By James Ashenhurst
How Helena Aced Organic Chemistry
Last updated: March 29th, 2019
How Helena Got 93 In Organic Chemistry
An Australian reader, Helena, recently wrote to say she’d earned a 93 in her organic chemistry class as part of her course requirements as a biology major. Here’s how she described her background:
I’m a “mature age” student. The last time I studied chemistry was in high school twenty years ago. Going back to university was quite daunting and I can’t afford to fail subjects (mainly due to pride rather than financially).
My previous uni studies when I was straight out of school were all over the place since I had discovered the pub, attendance wasn’t mandatory, and oh I can just do the subject again next semester). (There was a saying back then…. 51% is a waste of effort, 49% is a waste of time).
I have since done other study including postgrad so it wasn’t like I wasn’t not capable… just lazy!
I asked Helena to share some of her tips for how she succeeded in her organic chemistry course.
MOC: What factors do you think were key to your success?
Helena: Number one: when a lecturer says “this is something important you should really know” highlight, circle, draw great big arrows next to it…. and then learn it, understand it!
Number two: I found that the exam questions were often the exact same question or a slight change (i.e. change a molecule here and there) from the previous years’ questions.
So I did every previous exam for the past 4 years – completed twice!
Number three: always go to all of the lectures in the last few weeks of semester, that’s usually when the content of the exam has been finalised and lecturers might give out some hints.
MOC: Any other advice for students in organic chemistry?
Helena: Read the subject syllabus. Why? To know when assessments are due, and also to find out the learning objectives for each topic (why try and learn 100 functional groups if the lecturer lists the 20 they want you to know?)
- Complete every single piece of assessment, no matter how small the weight of that assessment overall.
- complete every tutorial question, and check against the answers.
- Work equations and problems. Don’t just look over the notes and think, “yeah, I know that!” Do the problems again and again until they are easy.
- I used flashcards for learning functional groups. I found doing them over and over again was the only way I could remember them.
- Keep up! Or be slightly ahead. If you start to trail in your reading you might get overwhelmed with trying to catch up later.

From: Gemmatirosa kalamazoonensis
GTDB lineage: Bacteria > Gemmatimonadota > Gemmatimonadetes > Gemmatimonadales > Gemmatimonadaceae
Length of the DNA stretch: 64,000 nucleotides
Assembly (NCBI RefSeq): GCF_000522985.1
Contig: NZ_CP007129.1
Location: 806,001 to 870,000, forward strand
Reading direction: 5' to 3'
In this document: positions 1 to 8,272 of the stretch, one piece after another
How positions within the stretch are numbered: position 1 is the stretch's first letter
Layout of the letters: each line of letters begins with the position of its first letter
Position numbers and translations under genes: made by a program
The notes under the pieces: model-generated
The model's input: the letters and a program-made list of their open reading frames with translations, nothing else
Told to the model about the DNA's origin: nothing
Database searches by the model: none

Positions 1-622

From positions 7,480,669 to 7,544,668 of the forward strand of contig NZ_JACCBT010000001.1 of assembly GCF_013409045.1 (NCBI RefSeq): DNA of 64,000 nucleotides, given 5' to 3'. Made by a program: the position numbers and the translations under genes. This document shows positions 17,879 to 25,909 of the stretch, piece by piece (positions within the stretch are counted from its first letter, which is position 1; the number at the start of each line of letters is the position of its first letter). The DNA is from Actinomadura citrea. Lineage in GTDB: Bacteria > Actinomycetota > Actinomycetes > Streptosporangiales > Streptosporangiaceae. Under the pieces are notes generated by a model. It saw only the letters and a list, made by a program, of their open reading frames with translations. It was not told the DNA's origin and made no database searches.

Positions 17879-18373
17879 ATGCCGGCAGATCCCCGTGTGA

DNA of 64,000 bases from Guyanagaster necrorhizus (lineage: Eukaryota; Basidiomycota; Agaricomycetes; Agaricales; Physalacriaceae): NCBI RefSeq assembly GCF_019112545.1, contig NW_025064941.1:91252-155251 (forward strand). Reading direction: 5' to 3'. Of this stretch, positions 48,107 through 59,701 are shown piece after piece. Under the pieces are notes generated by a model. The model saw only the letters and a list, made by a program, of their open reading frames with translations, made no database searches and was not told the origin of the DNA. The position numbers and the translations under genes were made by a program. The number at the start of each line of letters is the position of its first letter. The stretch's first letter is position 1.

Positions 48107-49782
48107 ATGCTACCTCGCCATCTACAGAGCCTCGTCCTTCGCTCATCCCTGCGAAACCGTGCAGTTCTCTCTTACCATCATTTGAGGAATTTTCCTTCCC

MOC: Was there ever a time when you doubted your chances of getting a good grade?
Helena: Some days I sat in org class and thought the lecturer was speaking another language…… but I worked out the org chem language and started to love it!
In my final exam I struggled with one problem question in particular. It was early in the exam and I spent so much time on trying to get the answer. It was something I had practised and practised and I knew that I knew how to do it – that was the most frustrating part – but it was just not coming together for me.
I was getting extremely stressed and started to think I knew nothing, I was going to fail the exam. Eventually I thought to myself, ok, I’ve spent too long on this question, I need to keep going, and I’ll come back to it if I have time, it isn’t worth the time I was spending on it mark wise to miss other questions I could answer easily , and…CALM DOWN.
[Also the exam was worth 60% of the total assessment, and I knew I only needed to pass the exam (50%) to get a pass overall, but still I stressed].
So… I finished the rest of the exam and came back to the problem question feeling more confident and knocked it over straight away.
I completed the exam about halfway through the allocated time and scored 91% for it (and 93% overall). Happy days.
After my first semester results I was asked to enter an honours program as a dean’s scholar which includes a small financial scholarship for next year.
MOC: Congratulations! What resources have you found helpful?
Helena: My subject was fairly basic compared to what others have described as it really was only an intro, and org was only 1/3 of the subject.
The resources I used from your blog were mainly
- functional group (what they are and priorities)
- study and exam tips
- summary sheets
- drawing molecules (though apparently my sister thinks drawing molecule structures is not as fascinating and exciting as I thought it was).
- nomenclature (gosh – it starts out so simple and turns horrid quickly!)
and really it was just reading through all the blog, getting familiar with the language, referring back to class notes and the text. Even if the post wasn’t relevant to my course I still read and learned different things (ok there was some procrastinating going on occasionally), but often something I’d read would be mentioned in class as an aside and it just put things in perspective.
Thanks so much for this blog. I found it so useful, easy to read, and you have photos of cats. The humour and the informal style and tone is really good. It’s not a chore to read (like the text book often), and you make org far less intimidating. And there are cats.
This semester I am doing chem for life sciences so once again I’ll need to be referring to your blog (more steroism – therefore cats!).
Thanks to Helena for sharing her insights!
Got an organic chemistry success story to share? We’d love to hear from you! It only takes a few minutes, and you can help inspire the next group of organic chemistry students.